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5 ways to be a master mentor

 

Two women in a mentorship

Whether you’re mentoring someone through regular structured meetings or you’re just helping a peer out with a one-off catch-up, there are a few things you can do to maximise the value of the relationship.

Be real. Be human.

You don’t have to have all the answers. And being up front about where you can and cannot help your mentee is important. It shows authenticity, and it also empowers them to own the gaps in their own skillset. You can, however, work together to help them find the answers.

Whatever you do, don’t fall into the trap of trying to provide advice where you don’t have any business doing so. It’s no good for anyone involved.

Is your mentee looking for a longer-term mentorship? Be honest with yourself. Is this something you have the time and energy to commit to?

If you’re not in a position to help out don’t be afraid to say ‘thanks, but no thanks.’ You’ll be doing yourself and the potential mentee a favour. And if you can go one better, give them some suggestions of who might be a more suitable mentor for them.

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Ask, don’t tell.

Perfect this skill and you will have mastered the art of mentoring. Asking strategic questions will facilitate lasting learning in a way that talking at someone could never do. It also empowers your mentee to feel like they’re in control of their own journey.

It’s tempting to just skip to the chase and tell your mentee what the right path is. But giving into that temptation will only slow down their journey to achieving their goals.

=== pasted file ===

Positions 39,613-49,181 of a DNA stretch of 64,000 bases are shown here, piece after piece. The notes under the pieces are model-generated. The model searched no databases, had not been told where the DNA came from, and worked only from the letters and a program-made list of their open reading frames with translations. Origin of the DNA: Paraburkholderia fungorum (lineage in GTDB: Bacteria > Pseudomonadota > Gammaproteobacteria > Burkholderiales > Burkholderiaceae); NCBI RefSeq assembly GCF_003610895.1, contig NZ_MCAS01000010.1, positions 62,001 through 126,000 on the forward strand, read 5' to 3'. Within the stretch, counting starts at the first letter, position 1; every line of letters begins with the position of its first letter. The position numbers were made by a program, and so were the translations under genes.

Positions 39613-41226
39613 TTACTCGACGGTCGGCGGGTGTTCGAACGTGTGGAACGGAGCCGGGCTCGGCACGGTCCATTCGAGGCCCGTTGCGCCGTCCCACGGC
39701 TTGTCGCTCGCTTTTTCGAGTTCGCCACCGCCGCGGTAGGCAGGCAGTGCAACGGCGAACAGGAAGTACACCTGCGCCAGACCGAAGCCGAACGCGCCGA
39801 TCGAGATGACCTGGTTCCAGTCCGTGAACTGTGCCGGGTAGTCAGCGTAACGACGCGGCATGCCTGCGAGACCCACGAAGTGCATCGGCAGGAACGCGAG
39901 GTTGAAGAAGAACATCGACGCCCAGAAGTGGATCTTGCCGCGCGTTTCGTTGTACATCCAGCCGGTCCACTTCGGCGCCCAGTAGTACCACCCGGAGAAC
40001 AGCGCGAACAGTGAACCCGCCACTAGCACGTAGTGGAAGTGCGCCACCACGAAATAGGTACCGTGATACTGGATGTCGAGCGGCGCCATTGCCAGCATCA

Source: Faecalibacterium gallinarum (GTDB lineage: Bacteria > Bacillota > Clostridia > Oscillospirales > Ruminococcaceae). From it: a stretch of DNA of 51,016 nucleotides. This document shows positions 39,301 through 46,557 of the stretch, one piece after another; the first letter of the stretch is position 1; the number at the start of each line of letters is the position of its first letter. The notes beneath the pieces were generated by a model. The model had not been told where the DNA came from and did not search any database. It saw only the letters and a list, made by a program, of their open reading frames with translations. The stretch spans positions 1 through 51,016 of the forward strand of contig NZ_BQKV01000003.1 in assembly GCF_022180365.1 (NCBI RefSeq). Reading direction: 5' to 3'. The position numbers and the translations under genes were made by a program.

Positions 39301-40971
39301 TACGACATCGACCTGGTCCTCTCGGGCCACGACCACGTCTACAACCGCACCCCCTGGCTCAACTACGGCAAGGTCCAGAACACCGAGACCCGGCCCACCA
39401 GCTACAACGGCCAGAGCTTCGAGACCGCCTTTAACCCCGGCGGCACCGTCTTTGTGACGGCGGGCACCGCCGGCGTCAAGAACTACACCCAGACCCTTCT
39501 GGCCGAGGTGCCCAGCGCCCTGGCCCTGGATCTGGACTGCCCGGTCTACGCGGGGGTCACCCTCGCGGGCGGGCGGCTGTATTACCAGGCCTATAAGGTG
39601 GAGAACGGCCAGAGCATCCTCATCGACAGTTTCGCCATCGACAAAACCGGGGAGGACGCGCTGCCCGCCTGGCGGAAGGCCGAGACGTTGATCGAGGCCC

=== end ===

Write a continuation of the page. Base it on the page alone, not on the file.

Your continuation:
Even if you’re certain you know what they need to do, stop. Take a breath. Then think of a question that will help them see the answer.

Pro-tip: If your mentee gives you their answer and you’re not yet sure how to proceed, try asking Michael Bungay Stanier’s ‘one best question’: and what else?

People almost always have more to say. And sometimes it’s the second (or third!) response that produces the real answer.

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And once you’ve asked, listen.

If you’re waiting for your opportunity to talk, you’re doing it wrong. When you ask your mentee a question, prepare yourself for the answer. Be fully present and try to empathise with what they have to say. Ask yourself: why did they arrive at this answer? What does this tell me about their previous experience? And how can I lead them to a more productive perspective?

And remember, you don’t have to respond right away. Lean into a pause and take the opportunity to reflect on their response and prepare a productive response. Sage advice is worth the wait.

This is particularly important if you’re mentoring an introvert because many introverts like to give one- or two-word answers. But if you can lean into the discomfort of a pause, they’ll usually come forward with a bit more detail.

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Challenge your mentee, but find the right pace.

A good mentor challenges their mentee without overwhelming them. Try to find a rhythm that suits their individual pace. Set a challenge. Help them achieve it. Then set another one, and so forth.

Once you know how quickly they can field a challenge, adjust accordingly.

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Check-in.

Most goals have clear milestones. Maintain an awareness of your mentees timelines and show them they have your support even when you’re not meeting.

Are they presenting at a workshop? Boost their confidence with a quick text beforehand to remind them that they’re ready and they’re going to do great! Do they have a tricky meeting today? Let them know you’re free for a follow-up chat afterwards.

A little support can go a long way, especially for someone who respects and admires you.


Are you ready for your first mentor meeting? Check out our First Meeting Checklist for Mentors.

Want to help your mentee set some clear goals? Our goal-setting framework is a great place to start.

 

Josie Colson

As the marketing manager for Mentorloop, Josie is passionate about helping people understand how mentoring can revive the human connection missing in our everyday workplace.

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